There was, not too long ago, a seven month project.
In the beginning, before my time, the mandate had been for multiple teams to be set up, each working on a particular new product. Many of these teams had outsourced their technology development, and each outsourcer had begun work on a stack that was completely different from the others.
By the time I was pulled into it, it had been running for six to ten months. The mandate for me at the time to was to set up an engineering team, and to streamline these applications. I recommended the implementation of a single engineering team to build and operate all these applications on a common platform. But, ex-technology, the organisation faced problems in other aspects of business development: lacking quantified KPIs, detailed financial governance, operations teams, and a cohesive narrative about each of several products. Much of this was obvious as soon as the situation was described to me.
Once on-site, we had four products to recover. Hiring was complete by the end of month-2. The team stood at five. The prototype application, which would be the parent of all other applications, was prepared in the first week of month-3... this was effectively a clone of the simplest of the four products to be recovered. That product's business operations were shut down in the same month. The team moved to repairing another application.
In month-4, the business owner of the third of the four applications requested that the engineering team provide design services. I took it upon myself to play the role of product owner in order to deliver this. As we neared the end of month-5, it became clear that no operations staff has been hired in that business unit since its inception nine to ten months prior - despite loud warnings from myself over the past four months.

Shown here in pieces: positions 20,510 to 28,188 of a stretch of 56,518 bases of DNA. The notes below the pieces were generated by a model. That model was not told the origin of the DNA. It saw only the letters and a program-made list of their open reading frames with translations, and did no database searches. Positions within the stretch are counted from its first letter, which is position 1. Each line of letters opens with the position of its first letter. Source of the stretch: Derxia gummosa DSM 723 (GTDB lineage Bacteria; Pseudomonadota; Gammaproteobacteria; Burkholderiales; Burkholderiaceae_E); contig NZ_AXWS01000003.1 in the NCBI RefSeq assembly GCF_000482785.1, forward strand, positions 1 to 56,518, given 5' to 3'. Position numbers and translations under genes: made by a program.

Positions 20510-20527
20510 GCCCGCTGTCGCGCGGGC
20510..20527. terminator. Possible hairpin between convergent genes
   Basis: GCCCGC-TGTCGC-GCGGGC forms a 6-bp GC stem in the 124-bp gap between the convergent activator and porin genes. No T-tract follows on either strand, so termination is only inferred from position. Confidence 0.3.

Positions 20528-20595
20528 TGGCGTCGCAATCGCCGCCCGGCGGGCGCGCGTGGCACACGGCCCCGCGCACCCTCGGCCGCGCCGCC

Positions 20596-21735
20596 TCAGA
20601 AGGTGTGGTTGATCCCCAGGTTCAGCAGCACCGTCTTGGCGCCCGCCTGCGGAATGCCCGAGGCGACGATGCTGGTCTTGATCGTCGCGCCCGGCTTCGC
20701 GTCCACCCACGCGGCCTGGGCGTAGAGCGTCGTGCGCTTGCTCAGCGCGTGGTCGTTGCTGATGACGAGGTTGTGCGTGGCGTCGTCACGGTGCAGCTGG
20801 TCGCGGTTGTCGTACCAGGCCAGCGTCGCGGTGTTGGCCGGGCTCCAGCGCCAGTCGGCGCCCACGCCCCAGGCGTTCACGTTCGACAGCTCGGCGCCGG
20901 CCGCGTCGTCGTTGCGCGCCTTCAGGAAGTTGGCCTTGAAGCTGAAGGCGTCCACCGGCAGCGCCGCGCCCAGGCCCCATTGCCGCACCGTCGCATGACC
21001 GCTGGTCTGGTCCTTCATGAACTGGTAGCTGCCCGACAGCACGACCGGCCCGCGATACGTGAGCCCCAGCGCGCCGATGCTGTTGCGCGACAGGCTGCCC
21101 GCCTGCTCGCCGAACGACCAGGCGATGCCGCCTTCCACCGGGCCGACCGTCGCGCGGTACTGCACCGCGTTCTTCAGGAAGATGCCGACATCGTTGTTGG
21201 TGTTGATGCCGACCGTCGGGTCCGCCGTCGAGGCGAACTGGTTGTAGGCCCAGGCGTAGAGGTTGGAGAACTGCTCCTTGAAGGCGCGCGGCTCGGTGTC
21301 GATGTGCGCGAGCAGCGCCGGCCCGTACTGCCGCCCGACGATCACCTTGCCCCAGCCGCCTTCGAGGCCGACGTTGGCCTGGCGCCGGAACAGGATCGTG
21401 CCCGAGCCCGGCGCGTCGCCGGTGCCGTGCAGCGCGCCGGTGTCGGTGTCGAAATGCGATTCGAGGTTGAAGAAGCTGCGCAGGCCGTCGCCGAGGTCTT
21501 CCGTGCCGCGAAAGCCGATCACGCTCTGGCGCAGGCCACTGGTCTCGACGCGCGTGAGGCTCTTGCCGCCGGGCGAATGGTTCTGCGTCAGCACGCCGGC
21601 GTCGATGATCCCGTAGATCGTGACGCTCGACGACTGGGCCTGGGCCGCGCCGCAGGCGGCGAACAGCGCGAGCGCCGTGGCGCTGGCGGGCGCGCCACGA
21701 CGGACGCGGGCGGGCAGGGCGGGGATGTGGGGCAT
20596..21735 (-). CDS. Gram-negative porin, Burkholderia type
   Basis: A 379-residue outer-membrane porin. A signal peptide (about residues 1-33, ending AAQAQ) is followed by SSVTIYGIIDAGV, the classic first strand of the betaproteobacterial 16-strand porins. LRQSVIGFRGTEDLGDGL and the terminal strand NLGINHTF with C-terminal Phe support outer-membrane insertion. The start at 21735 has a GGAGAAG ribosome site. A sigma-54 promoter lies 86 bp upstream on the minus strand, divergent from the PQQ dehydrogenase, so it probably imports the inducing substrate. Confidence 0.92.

So the first application, and the third application, had no operations teams. We had two new applications being demanded from top management. I volunteered to set up an operations team, with the caveat that we should kill off some of these applications if their operations proved to be unfeasible within a month. We would begin in month-6. We did not face negative criticism in month-6, whereas our lead developer, fatigued by the organisation, jumped ship instead of accepting an official promotion. We hastily scraped together replacement engineers for that, and other roles which had been schedule to end in the same month. We hired engineers with no experience in software operations, and several part-time students, as well as a remote engineer.
In month-7, top management became agitated that progress had been limited. Additionally, a non-engineer received the mandate to "restructure engineering." I had been signalling my interest in a holiday for several weeks, and then I was informed that my termination would be by the end of the final week of month-7. I was happy.
All of this leaves out various sub-plots and stories about a fifth, a sixth, and a seventh application, housed under the same roof. Those, we let loose to the sands of time.
Much happened thereafter, but it is not my place to say what.
I was wondering where my day went, then I remembered a random job interview that an acquaintance set me up for. There was no clear problem definition, besides the absence of a warm body, so I referred four candidates to the employer. More pro bono work, I suppose.